Learning About the Role of College Student Through Dual Enrollment Participation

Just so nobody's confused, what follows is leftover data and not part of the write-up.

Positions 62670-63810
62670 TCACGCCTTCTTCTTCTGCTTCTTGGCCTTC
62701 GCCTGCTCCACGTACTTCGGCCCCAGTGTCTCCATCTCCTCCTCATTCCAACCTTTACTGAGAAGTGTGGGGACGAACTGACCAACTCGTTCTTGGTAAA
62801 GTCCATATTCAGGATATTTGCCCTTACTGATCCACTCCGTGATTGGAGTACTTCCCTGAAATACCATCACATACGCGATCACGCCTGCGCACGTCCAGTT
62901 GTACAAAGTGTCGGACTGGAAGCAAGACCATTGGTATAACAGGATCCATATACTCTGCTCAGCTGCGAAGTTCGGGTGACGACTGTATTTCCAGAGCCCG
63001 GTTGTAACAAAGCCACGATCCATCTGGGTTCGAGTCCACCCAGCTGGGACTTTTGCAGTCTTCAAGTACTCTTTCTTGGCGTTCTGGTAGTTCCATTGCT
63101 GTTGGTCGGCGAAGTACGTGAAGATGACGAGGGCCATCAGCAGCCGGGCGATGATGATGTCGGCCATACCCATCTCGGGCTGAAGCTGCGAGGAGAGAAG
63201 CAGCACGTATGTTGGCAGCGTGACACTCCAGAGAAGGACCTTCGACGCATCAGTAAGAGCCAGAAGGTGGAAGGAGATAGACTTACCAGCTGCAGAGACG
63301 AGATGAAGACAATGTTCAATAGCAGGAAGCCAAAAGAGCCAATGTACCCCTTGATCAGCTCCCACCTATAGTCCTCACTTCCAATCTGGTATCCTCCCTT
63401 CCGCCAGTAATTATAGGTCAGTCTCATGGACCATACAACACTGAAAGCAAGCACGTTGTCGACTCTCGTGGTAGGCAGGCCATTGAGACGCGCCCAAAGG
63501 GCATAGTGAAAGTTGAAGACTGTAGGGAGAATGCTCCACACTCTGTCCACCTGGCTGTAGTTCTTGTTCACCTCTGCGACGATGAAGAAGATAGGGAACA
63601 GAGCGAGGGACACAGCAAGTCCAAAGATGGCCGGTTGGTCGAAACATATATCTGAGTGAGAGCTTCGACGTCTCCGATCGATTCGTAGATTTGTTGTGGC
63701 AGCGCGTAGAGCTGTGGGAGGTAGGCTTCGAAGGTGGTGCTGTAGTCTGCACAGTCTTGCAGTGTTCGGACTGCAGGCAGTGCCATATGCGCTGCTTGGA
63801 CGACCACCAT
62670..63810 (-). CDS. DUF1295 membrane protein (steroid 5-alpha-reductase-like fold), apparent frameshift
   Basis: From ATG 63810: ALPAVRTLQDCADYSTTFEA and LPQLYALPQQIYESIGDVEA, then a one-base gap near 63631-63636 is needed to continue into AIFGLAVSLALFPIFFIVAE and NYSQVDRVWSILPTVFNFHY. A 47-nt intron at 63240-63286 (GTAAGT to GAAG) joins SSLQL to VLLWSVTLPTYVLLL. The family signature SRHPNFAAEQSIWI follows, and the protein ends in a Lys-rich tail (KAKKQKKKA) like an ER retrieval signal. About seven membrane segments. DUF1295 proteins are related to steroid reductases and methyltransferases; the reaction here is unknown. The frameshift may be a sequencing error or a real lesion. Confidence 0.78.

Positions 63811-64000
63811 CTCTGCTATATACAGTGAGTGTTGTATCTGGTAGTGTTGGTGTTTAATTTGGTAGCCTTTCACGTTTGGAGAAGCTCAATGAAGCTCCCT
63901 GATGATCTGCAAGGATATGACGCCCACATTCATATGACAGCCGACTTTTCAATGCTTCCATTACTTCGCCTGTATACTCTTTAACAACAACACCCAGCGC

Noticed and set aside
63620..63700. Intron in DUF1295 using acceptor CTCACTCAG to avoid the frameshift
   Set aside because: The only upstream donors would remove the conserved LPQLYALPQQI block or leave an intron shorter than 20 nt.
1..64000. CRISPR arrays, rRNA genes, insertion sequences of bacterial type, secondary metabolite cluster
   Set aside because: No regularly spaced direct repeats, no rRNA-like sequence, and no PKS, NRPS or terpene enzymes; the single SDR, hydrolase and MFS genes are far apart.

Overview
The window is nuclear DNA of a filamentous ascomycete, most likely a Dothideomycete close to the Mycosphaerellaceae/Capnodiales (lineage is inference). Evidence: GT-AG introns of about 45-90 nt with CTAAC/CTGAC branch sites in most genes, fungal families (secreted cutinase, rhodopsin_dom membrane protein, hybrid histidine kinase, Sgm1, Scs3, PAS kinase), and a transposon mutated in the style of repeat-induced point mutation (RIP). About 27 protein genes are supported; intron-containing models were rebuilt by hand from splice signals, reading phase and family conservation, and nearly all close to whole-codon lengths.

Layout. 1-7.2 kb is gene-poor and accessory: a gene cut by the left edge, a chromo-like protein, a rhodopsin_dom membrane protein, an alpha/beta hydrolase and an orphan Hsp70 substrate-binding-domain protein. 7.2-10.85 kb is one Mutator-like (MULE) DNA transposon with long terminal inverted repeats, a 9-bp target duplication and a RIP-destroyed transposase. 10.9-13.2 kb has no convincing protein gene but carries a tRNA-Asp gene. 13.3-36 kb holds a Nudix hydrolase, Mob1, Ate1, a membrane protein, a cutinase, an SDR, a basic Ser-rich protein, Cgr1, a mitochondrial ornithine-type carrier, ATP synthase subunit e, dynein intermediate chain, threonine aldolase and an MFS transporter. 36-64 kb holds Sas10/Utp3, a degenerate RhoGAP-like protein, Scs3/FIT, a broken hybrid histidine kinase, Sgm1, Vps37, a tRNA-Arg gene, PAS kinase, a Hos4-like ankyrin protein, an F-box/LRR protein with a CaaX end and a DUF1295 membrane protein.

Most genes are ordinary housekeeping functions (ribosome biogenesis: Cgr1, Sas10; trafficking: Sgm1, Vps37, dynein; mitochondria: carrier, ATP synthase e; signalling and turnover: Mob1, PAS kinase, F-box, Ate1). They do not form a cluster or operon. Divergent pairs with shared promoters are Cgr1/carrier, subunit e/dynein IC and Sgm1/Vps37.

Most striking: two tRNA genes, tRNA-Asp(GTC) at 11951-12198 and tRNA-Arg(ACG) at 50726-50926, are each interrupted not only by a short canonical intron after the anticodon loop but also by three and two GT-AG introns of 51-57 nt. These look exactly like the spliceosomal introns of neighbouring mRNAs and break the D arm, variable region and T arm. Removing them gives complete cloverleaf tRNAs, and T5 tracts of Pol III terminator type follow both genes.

Dual enrollment programs allow high school students to take college courses and receive college credit and have become a popular educational intervention. This paper seeks a rationale for this enthusiasm by exploring whether dual enrollment might serve as a location in which students learn about the role of college student. Sociological theories of role change posit that, if this is the case, dual enrollment might encourage postsecondary persistence. In this study, in-depth interviews and observations were conducted among a sample of 26 students in their first semester of a dual enrollment course. Seventeen of the 26 high school students shifted their conceptions of the role of college student during their first semester in a college course, as indicated by their more accurate descriptions of the role at the end of the course. Changes in participants' role conceptions and identities were encouraged by anticipatory socialization, role rehearsal, trial-and-error, and cognitive interpretation of individual experiences. The paper concludes with implications for programs and policy.
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